Vernier Software and Technology
Vernier Software & Technology

Solar Panel Output: Effect of Shade

Figure from experiment 6 from Investigating Solar Energy

Introduction

Some days it is very sunny all day—there are no clouds in the sky, and it is very bright. In these conditions, lots of sunlight reaches the solar panels.

Other days it is cloudy. The sky might be completely covered in clouds or clouds may pass in front of the sun on and off during the day. Less sunlight reaches the solar panels on cloudy days.

Other things that could shade solar panels would be large trees next to houses or buildings. Do you think shade caused by trees or clouds will affect the power output of solar panels? In this experiment, you will use the Energy Sensor to help you answer this question.

Objectives

  • Set up the data-collection equipment.
  • Measure the power output of three Solar Panels with a Vernier Energy Sensor.
  • Use data-collection software to calculate mean (average) values.

Sensors and Equipment

This experiment features the following Vernier sensors and equipment.

Additional Requirements

You may also need an interface and software for data collection. What do I need for data collection?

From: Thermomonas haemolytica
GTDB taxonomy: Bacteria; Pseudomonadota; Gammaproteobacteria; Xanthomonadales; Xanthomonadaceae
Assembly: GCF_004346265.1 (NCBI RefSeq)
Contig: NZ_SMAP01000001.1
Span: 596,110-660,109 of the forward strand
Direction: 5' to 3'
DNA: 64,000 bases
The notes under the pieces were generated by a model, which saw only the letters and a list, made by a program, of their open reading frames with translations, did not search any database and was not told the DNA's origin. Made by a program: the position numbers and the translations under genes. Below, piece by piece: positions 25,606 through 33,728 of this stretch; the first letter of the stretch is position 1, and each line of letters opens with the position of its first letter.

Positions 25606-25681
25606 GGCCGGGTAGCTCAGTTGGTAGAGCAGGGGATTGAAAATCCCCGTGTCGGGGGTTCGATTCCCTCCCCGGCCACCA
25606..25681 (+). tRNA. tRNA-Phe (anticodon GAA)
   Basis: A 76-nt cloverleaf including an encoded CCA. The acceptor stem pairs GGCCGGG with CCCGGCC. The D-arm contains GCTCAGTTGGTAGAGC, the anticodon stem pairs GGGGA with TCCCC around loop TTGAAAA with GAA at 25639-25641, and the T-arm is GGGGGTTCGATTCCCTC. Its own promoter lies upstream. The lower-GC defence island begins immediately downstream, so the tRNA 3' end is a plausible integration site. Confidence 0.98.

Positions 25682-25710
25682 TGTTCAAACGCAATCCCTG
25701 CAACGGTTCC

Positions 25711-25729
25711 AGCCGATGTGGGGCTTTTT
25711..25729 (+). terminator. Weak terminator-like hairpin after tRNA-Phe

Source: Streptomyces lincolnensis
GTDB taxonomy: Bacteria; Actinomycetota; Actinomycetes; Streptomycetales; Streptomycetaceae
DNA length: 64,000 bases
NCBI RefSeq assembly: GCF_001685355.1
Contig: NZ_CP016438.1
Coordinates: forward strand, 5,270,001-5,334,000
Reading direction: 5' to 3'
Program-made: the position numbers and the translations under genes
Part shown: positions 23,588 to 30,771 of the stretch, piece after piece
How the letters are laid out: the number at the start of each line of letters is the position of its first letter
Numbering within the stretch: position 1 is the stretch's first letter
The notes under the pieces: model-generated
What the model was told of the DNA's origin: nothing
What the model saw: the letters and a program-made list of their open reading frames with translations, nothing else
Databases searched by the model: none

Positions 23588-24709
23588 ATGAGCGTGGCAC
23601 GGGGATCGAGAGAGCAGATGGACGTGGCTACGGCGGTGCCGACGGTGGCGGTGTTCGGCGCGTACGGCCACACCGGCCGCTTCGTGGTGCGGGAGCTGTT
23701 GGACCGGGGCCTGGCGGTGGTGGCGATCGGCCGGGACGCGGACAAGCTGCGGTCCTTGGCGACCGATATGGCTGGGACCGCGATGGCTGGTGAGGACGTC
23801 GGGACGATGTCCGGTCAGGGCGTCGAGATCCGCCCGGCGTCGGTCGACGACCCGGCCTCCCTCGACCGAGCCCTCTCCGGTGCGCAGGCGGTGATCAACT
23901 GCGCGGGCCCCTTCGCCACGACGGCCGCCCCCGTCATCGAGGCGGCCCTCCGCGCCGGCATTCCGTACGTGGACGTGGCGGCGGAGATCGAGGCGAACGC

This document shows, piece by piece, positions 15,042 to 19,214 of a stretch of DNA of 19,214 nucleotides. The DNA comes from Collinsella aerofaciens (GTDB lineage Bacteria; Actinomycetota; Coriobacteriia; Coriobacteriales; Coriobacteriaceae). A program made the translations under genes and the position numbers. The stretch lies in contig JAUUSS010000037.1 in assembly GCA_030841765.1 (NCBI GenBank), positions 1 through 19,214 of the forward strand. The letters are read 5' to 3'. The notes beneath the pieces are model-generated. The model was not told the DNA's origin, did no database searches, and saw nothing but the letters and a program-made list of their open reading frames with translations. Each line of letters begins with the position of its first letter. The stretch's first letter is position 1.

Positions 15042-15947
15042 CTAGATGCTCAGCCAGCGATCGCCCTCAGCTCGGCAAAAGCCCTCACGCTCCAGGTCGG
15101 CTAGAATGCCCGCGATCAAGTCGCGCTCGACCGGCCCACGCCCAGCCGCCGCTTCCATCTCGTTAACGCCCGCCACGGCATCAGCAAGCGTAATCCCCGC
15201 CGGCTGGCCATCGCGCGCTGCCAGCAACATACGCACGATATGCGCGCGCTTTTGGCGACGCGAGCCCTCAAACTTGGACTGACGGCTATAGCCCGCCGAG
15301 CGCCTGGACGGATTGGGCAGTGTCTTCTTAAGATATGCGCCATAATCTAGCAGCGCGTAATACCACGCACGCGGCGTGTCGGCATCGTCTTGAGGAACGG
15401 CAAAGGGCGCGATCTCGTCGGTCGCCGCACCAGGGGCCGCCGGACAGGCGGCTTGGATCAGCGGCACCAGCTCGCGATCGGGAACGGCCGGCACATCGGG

Investigating Solar Energy

See other experiments from the lab book.

1Introduction to Solar Panels
2Exploring Solar Energy
3Introduction to the Vernier Energy Sensor
4Making Connections: Circuits
5Solar Panel Output: Effect of Load
6Solar Panel Output: Effect of Shade
7Solar Panel Output: Effect of Angle
8Pumping Water with Solar Energy
9Exploring Surface Temperature
10Project: Solar Homes
11Project: What's Cookin'?

Experiment 6 from Investigating Solar Energy Lab Book

<i>Investigating Solar Energy</i> book cover

Included in the Lab Book

Vernier lab books include word-processing files of the student instructions, essential teacher information, suggested answers, sample data and graphs, and more.

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